Courtesy of Wikimedia Commons

For all the joys and conveniences that technology brings us, it all comes with one hell of a danger: Security and privacy. We all know about using firewalls and security software to protect our desktop computers, laptops and phones from viruses and malware. But, what a lot of people don’t know is that the tech that we donate or throw away is just as big a threat to our security as any virus.

Discarded phones and computer hard drives carry a whole bunch of leftover data even if you delete the files beforehand, and anyone who picks up your old stuff can easily extract just about all of that information. Because of how prominent technology is and will continue to be in so many fields of our lives, the issue of tech security, in all its forms, is way too important for any of us to ignore. As we move forward in the digital age, each of us has an obligation to educate ourselves on securing our sensitive information, and to spread awareness about technological security to others.

A big reason why discarded technology is such a security issue is that deleting a file is not the same as erasing it. In an interview with Al Jazeera, Marcus Thompson, a law enforcement training coordinator for Purdue University, explained that, “When you delete a file (…) your computer marks that space as available, but the content still exists on the hard drive itself.” So, it’s not surprising that with the right software, anyone who comes across your old, discarded computer or phone can unearth all those old files, from pictures to passwords and everything in between. For example, according to PBS Frontline/World, drives recovered from an e-waste dump in Ghana were found to contain “credit card numbers, account information (and) records of online transactions the original owners may not have realized were even there.”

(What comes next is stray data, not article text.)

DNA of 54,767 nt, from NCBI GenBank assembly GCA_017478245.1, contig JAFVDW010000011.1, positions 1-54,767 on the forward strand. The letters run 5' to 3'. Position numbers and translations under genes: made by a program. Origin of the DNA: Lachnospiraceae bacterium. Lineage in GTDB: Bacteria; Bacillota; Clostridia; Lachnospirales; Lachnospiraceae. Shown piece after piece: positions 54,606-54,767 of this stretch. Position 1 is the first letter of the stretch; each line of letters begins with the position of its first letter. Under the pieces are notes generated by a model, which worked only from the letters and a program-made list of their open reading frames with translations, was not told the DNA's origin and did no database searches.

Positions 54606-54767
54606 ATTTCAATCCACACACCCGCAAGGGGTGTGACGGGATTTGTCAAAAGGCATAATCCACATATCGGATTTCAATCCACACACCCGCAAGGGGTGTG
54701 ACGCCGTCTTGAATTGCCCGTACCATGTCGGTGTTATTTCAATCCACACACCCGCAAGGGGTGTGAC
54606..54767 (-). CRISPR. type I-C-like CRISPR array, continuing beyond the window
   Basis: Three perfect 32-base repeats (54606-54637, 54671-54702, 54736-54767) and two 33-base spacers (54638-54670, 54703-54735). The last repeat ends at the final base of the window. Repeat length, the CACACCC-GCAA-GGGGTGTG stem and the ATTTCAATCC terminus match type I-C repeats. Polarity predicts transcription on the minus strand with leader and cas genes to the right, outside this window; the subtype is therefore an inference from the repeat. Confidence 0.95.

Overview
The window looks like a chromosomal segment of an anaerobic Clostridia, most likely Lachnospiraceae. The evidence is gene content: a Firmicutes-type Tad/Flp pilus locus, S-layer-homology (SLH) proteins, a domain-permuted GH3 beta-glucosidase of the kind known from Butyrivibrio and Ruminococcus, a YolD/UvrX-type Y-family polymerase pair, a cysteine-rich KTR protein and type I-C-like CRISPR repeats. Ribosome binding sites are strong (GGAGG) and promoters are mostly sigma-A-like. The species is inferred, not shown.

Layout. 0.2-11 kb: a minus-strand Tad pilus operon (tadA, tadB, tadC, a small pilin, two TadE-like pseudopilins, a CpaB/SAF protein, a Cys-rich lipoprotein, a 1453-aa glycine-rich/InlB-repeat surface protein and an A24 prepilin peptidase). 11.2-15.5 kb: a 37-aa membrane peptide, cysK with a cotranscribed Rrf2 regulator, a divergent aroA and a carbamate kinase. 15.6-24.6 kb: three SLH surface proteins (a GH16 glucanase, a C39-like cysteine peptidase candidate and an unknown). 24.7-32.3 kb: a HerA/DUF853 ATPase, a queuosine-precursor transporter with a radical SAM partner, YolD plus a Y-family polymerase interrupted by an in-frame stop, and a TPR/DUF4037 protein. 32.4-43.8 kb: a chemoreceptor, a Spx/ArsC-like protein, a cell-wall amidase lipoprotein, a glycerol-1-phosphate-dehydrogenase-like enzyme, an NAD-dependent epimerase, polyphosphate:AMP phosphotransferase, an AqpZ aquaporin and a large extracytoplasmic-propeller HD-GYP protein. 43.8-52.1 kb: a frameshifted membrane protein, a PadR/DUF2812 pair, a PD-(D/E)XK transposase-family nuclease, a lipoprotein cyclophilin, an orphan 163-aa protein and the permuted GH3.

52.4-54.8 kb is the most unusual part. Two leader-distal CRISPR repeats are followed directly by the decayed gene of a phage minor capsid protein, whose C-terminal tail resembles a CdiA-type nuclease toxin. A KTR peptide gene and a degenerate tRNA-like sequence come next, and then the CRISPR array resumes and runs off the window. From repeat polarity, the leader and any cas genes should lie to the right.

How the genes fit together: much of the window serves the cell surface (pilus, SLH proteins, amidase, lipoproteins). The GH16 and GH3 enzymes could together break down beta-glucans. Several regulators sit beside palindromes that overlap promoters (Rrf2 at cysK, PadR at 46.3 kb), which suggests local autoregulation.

Of course, it doesn’t just stop at computers and phones. As CBS San Francisco reported in 2015, scanning a barcode on a boarding pass for United Airlines was all it took for Winston Krone, a cyber forensic security consultant, to get access to the boarding pass owner’s account, where the owner’s phone number, home address and other information was available. I don’t want to sound like an alarmist, but the facts don’t present a comforting picture: Anything that is connected to our personal information, whether a barcode or an old hard drive, can be a huge threat to our privacy and security. This is precisely why none of us can ignore the problem of security in the digital age.

So, the easiest way to begin protecting your privacy is to read up on good tech habits, especially when it comes to passwords, the safe use of public Wi-Fi and avoiding malware, scams, phishing and the like. If you would still like to sell, donate or just throw away your old technology, you still can, but you should be careful to make sure you completely obliterate your sensitive data off your old tech before you do so. Some options include taking your device to an e-recycling company that will wipe the data for you or doing it yourself with data-erasing software. Of course, you could simply smash your hard drive with a brick, but I would advocate something less messy. On top of that, be sure to shred any kind of physical document with sensitive information, like medical records, bank statements and of course, flight boarding passes.

An easy way of solving this issue is for tech companies to do more to spread awareness about security to their current and potential customers. The benefit to the customer is obvious. The benefit to the companies is that they will become more valuable in the eyes of customers and thus get them to buy more products. If you feel like you’re buying a secure product from a certain company, you’re more likely to buy more things from them and recommend them to others. Everyone benefits!

The most important takeaway here is that protecting our sensitive information and privacy is going to be an ongoing problem, but one that we can protect ourselves against. Technology is always getting more advanced, and naturally, so are the dangers that plague it. Because we all have some interaction with technology, whether just to buy things or to program or to travel the world, the issue of e-security is one that demands our constant attention. Not only should we keep ourselves up-to-date on good tech habits, we also ought to spread awareness about this issue to others who may not already be aware, or are unknowingly putting their own sensitive data in danger. In other words, be both tech-savvy and a good tech Samaritan.